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How a Sports Club Is Changing Lives in South Africa

The loop of poverty and apathy persists in the townships of post-apartheid South Africa—but for some youth, there may be a way out.

Adventure, Records and Constructive Nationalism

As with other troubled lands, many of the most educated citizens of Pakistan live abroad. Those in the diaspora often feel torn between multiple allegiances. They contend with feelings of guilt-laden compassion for their land of origin, while registering relief on fleeing turmoil. What do we owe our lands of origin? How can we enjoy…

Can a Lionfish-Patterned Suit Repel Sharks?

“Rash guards,” also called “rash vests” and “rashies,” may not be that well known to the general public, but they have been used by water sports jocks for years. Made of spandex and nylon or polyester, the synthetic material resembles a wet suit, but instead of keeping the wearer warm, it helps cool them off.…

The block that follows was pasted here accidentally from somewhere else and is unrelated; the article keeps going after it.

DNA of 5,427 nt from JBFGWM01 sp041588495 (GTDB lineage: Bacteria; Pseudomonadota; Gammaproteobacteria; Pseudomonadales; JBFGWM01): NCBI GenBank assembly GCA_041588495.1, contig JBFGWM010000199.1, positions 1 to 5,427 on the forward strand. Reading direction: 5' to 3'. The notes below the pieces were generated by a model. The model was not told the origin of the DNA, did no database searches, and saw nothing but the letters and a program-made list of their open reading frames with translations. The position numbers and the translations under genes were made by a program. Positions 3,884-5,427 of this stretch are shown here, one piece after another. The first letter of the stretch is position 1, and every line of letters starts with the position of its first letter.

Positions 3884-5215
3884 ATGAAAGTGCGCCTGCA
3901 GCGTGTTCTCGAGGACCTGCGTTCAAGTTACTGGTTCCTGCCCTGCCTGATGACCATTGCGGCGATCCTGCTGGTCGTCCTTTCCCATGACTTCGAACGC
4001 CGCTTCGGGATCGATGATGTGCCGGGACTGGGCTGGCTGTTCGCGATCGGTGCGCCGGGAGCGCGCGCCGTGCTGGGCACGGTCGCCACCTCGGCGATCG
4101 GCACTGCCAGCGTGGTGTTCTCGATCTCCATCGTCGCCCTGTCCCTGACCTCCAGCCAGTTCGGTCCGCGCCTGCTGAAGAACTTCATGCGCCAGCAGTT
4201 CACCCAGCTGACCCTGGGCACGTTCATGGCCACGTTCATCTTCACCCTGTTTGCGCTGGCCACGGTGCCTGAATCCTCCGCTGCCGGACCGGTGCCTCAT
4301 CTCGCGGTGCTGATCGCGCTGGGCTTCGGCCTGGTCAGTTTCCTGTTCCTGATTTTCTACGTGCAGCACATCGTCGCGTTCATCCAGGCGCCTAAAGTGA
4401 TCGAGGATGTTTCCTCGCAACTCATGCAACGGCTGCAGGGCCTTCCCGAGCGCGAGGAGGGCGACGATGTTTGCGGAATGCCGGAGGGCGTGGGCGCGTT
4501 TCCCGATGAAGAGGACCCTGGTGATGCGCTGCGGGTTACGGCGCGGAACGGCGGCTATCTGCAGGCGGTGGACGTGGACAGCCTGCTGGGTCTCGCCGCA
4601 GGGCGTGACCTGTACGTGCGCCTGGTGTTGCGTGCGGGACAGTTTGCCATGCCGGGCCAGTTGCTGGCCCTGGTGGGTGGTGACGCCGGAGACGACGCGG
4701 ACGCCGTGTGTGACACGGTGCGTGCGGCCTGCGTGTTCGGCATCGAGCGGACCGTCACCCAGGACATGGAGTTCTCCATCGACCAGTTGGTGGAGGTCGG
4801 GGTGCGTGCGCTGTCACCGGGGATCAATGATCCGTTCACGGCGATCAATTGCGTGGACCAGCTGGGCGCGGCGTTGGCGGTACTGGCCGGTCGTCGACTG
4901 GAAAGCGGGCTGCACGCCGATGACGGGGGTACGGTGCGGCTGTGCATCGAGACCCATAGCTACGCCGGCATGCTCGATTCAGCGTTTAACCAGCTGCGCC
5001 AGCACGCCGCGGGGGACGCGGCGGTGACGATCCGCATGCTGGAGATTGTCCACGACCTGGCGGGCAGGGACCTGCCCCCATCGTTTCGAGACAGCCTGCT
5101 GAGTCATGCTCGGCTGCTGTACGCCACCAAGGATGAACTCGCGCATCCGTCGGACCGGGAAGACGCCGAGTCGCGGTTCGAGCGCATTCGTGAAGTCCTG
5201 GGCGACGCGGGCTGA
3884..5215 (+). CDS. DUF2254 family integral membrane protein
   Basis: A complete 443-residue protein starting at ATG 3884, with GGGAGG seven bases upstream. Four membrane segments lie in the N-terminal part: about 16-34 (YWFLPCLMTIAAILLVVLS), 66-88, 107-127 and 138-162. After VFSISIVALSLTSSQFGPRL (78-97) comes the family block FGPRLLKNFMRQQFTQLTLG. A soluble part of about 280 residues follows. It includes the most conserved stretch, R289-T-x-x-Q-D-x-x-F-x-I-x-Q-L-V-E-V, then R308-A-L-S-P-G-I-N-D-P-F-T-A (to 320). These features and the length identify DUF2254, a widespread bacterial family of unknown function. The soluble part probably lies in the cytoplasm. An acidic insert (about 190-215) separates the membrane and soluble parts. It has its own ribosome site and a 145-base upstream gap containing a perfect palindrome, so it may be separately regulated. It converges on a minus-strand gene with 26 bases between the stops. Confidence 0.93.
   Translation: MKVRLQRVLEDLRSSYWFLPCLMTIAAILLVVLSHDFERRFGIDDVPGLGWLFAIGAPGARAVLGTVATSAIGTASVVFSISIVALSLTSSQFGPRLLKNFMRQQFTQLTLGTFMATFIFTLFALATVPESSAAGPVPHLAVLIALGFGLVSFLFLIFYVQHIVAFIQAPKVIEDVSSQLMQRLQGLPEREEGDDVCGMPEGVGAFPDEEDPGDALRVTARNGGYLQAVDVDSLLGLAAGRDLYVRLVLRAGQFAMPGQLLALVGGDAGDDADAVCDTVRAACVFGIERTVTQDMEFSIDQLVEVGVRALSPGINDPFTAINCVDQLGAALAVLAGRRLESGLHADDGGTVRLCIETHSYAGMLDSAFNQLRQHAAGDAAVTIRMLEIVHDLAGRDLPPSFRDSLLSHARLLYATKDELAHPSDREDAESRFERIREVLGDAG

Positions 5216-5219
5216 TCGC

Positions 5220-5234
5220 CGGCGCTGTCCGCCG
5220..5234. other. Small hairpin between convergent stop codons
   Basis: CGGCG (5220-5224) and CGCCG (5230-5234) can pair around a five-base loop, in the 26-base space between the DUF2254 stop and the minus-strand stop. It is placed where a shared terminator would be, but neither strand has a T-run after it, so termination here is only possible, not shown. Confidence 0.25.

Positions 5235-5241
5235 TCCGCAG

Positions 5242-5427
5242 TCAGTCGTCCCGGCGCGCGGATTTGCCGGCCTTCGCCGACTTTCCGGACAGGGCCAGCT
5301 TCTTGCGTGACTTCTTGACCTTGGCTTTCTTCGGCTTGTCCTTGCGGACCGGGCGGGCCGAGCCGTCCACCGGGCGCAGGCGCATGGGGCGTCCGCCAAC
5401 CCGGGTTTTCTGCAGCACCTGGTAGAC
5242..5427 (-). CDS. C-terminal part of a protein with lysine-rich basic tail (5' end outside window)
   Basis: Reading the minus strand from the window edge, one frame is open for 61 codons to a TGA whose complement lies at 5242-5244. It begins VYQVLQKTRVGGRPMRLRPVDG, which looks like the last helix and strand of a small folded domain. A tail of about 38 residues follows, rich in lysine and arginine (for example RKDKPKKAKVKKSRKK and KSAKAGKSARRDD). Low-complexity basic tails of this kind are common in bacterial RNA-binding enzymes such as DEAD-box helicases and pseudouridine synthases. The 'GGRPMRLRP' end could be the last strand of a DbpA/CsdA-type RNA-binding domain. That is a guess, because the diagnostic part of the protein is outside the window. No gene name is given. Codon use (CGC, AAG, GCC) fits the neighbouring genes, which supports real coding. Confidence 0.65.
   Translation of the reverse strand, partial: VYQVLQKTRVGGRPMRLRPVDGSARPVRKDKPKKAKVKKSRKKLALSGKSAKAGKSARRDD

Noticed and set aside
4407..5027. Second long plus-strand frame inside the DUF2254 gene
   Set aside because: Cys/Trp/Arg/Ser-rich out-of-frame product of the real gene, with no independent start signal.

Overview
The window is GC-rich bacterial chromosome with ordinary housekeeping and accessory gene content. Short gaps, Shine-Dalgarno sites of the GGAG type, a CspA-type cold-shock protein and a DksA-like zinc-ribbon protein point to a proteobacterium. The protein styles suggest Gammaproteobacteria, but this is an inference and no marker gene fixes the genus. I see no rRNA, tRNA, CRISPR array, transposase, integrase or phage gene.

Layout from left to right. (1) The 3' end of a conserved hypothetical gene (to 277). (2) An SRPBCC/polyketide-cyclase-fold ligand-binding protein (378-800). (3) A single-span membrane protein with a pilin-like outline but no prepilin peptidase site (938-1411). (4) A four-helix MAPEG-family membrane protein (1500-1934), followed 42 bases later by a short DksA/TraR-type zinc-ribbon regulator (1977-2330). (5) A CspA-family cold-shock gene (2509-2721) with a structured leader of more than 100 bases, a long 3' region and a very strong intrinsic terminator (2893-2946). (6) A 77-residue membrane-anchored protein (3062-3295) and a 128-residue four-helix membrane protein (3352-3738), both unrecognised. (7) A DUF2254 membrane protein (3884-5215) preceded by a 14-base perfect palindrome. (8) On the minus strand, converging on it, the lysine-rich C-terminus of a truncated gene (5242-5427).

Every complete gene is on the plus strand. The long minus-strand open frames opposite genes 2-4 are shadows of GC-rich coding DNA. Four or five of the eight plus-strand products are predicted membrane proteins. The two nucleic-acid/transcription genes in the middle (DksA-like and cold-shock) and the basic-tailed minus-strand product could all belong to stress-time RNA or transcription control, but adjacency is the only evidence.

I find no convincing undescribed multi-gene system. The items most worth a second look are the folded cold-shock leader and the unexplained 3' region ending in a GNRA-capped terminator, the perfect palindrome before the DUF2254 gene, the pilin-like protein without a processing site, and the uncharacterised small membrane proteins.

Fish on Fridays: Time for New England’s Groundfishery to Hit the “Reset” Button

The following piece was originally published by the Center for American Progress. At the end of last September, I wrote a column, enthusiastically titled “Optimism for the New England Groundfishery.” My theory was that after a history of overfishing, subsequent belt-tightening, and implementation of a new management system, the industry was on the cusp of…

Q&A: NHL’s Matt Bradley on Playing for Team Earth

With Earth skating on thin ice due to climate change, some hockey players in the U.S. are taking steps to reduce waste and carbon dioxide emissions. Matt Bradley (left), a right-winger for the Washington Capitals in Washington, D.C., has encouraged his teammates to recycle and drink from reusable bottles. He’s also taken part in the…